Try as hard as you might, there is no speeding up D’Angelo Russell.
Regardless of the defensive intensity, scheme or situation he's faced with, the point guard zigs and zags across the floor with a level of comfort and leisure the Sleepytime Bear would be envious of. Mister ice in his veins himself, Russell thrives when playing at his own pace. Cool, composed and in control.
Although Lakers’ fans are already familiar with Russell’s game given his previous tenure in purple and gold, the radical difference in point-guarding between he and that of Russell Westbrook, continues to be a striking development for the team.
Despite the faults of the team’s season not resting entirely on Westbrook’s shoulders, it became abundantly clear the Lakers were ready to go in a different direction at the trade deadline. And in Russell, they arguably went as far humanly possible in changing course.
Take this transition possession below for example:
If this were Westbrook, it’s full steam ahead. This is not a transition chance in his eyes, but a perceived sprint — a race between he and the defense that he was going to win regardless of the odds.
If there was a body that dared to pick up him up along the way, Westbrook would take it as a slight and make damn sure they knew it.
While Westbrook always sets his aims forward and relies on otherworldly athleticism, Russell instead scans the entire court and carves up compromised defenses with craft.
As he crosses halfcourt on this possession notice he's not only in a jog, but tactically extends his arm backward to keep the trail defender at bay before gently dishing the basketball off to LeBron James as if it were a porcelain bowl.
If Westbrook is the basketball equivalent of a Lamborghini, then Russell is a Prius. Energy efficient, stealth and far more malleable.
To be clear, both approaches can work. But for the Lakers, it is the preciseness and care of the latter that feels like a breath of fresh air as they attempt to claw their way into the postseason.
A big reason for this boils down to Russell’s skillset, as despite only having a few games under his belt with his new team, the 26-year-old is already proving to be a cleaner fit next to the team’s stars.
Unafraid of soaking up usage himself, Russell has also more importantly shown to be open to defer, make the extra pass and is effective being a cog within the offense instead of the entire engine.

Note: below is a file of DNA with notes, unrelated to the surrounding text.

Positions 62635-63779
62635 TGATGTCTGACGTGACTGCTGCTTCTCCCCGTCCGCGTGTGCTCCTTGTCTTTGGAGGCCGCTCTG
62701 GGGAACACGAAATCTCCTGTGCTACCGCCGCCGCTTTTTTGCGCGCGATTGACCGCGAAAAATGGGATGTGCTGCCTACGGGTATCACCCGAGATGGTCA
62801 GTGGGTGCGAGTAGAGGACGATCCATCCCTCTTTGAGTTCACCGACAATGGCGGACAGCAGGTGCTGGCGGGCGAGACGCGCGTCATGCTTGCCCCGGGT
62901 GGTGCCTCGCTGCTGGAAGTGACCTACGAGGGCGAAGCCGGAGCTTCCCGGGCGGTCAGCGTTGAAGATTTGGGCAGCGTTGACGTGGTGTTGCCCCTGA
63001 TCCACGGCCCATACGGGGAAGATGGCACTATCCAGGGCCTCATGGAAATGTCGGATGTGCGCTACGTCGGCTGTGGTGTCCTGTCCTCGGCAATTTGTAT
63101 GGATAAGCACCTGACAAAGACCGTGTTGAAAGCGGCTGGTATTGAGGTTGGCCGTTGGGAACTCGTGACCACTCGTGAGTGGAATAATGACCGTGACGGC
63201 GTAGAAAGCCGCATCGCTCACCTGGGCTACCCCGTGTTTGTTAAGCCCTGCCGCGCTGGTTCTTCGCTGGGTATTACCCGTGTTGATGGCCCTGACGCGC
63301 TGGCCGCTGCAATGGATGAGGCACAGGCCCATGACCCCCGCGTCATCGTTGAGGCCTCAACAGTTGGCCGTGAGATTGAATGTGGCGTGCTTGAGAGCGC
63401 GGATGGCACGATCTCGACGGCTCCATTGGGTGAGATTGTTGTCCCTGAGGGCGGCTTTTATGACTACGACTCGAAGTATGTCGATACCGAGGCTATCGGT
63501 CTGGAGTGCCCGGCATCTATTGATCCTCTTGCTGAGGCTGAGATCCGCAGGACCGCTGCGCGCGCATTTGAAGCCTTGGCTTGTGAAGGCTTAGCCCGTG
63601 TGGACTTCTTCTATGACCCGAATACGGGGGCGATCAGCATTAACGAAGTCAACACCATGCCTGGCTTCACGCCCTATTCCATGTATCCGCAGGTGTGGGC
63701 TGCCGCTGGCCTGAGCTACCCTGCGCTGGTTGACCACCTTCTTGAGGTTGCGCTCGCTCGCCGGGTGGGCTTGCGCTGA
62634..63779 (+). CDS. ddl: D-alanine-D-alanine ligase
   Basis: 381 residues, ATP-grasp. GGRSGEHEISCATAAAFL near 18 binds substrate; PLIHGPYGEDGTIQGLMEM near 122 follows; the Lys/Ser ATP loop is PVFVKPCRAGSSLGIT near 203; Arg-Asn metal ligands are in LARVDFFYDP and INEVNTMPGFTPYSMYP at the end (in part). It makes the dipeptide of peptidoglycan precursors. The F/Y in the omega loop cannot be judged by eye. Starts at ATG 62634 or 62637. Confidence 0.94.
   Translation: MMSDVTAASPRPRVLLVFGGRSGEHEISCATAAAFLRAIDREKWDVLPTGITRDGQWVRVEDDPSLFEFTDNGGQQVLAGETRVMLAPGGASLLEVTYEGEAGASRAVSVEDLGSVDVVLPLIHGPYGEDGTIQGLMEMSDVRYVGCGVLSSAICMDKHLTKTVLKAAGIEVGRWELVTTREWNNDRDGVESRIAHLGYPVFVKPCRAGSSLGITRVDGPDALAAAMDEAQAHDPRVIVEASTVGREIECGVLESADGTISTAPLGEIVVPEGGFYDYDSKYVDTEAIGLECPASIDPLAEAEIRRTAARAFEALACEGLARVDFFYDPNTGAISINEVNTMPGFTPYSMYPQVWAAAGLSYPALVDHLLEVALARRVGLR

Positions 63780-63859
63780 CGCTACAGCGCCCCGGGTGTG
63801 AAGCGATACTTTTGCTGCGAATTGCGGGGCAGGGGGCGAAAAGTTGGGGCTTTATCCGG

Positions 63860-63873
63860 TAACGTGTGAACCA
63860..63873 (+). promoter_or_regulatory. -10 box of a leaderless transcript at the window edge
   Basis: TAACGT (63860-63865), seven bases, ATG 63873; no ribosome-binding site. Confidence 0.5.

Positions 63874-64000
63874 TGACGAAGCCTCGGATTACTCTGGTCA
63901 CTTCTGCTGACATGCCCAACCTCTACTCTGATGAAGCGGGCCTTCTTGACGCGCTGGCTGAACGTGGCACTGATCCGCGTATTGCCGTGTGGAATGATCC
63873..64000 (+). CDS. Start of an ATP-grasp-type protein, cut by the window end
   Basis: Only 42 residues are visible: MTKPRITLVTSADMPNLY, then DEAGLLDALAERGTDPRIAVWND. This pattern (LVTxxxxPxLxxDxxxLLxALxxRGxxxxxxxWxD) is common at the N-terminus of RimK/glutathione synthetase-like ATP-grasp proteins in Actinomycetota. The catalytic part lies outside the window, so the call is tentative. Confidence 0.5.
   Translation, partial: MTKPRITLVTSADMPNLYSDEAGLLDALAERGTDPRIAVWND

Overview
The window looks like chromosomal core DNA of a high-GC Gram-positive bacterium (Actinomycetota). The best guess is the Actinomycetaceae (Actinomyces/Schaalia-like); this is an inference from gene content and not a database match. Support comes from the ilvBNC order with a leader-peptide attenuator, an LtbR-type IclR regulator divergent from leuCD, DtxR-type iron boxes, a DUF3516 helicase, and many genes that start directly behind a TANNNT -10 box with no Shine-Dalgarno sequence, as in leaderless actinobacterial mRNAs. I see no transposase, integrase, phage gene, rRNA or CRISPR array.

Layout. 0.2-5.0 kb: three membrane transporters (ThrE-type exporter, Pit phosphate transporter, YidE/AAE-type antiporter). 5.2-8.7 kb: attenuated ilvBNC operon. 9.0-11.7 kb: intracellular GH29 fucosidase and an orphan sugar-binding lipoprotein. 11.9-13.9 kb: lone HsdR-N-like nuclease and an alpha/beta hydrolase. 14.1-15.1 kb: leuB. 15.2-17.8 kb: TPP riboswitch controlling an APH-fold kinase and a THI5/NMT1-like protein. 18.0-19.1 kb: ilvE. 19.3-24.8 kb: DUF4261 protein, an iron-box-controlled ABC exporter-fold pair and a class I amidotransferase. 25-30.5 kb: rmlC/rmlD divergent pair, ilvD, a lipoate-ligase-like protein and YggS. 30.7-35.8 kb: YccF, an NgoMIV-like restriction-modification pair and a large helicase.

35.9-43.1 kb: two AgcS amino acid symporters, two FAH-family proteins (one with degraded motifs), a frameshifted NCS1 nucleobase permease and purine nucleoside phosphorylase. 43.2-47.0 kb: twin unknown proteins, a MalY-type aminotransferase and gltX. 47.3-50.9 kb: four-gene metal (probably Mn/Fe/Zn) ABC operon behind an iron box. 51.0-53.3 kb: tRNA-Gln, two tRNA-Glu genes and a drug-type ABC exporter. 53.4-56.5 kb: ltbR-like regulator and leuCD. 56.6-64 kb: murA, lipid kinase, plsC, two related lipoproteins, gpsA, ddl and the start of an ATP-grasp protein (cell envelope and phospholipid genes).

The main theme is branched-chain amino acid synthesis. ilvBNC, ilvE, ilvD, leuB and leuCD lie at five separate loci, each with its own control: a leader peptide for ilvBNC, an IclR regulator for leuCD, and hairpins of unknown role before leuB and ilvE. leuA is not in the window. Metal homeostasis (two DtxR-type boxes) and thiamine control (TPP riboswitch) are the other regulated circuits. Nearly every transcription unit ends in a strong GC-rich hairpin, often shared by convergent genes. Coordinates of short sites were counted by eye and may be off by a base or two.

To highlight the difference in role and process, Westbrook averaged team-highs in both seconds (5.24) and dribbles (4.87) per touch with the Lakers this season according to the league’s tracking data. In contrast, Russell is currently averaging just 4.01 seconds and 3.39 dribbles per opportunity.
There is also the case of utilization, and how the Lakers’ former and new point guard will largely differ.
While Westbrook did find teammates out of the pick-and-roll and got the Lakers out in transition, his breakneck approach also was offset by 203 isolation possessions alone this year. For context, that number is 160 more than Russell has been allotted this season.
Russell’s ability to operate off the ball and slot around the likes of James and Anthony Davis instead of them having to adjust, is where his value ultimately lies. This comes in large part through his ability to fling it from all over the court, and effectively.
Posting a career high 56.9% eFG% (92nd percentile among point guards) with the Minnesota Timberwolves prior to being traded, Russell is on track to have his most efficient shooting season to date.
His outside jumper in particular will be a critical asset to his star teammates, as the mere threat of his shot could change of the geometry of the floor for Los Angeles — forcing defenders to chase over screens, and if they don’t, his pull-up ability is bonafide drop-killer.
Before making his way back to the Lakers, Russell canned 63 pull-up threes with the Timberwolves this year, converting his chances at a 39.3% clip. In comparison, the trio of Dennis Schröder, Patrick Beverley and Westbrook made only a combined 34 attempts (27.4%).
While Russell’s outside shooting should make the lives of James and Davis easier when it comes to unclogging driving lanes and keeping defenses honest, the newly formed relationship will also likely be mutually beneficial.
Despite putting up aforementioned efficient numbers this year, Russell has had to do so in suboptimal opportunities.
According to the BBall-Index, Russell has ranked in just the 6th percentile in the league this season in terms of “openness rating” (how open a player’s 3PT attempts are on average). Westbrook on the other hand, has landed in the 94th percentile.
While the latter’s shooting limitations is a big contributor to this as the opposition simply continues to choose to sag off, playing beside the likes of James and Davis also helped and should theoretically do the same for Russell.
Although the early returns have been positive with the change in the backcourt, like the team’s offense humming, the improved spacing and the Lakers being a +10.6 with Russell on the floor, there also will be the eventual growing pains in players adjusting to a point guard who is more craft dependent, than that of one with force.
Going from a player who cannonballs into the pool to one who tip-toes and tests the waters with a dribble-probe before submerging, will assuringly take time.
While both styles ultimately have their merits, and the Lakers will miss Westbrook’s physicality and speed, their choice to let their foot off the gas is already proving to pay dividends.
As Russell is showing, sometimes slowing down, being deft and simply fitting in is exactly what helps win the race.
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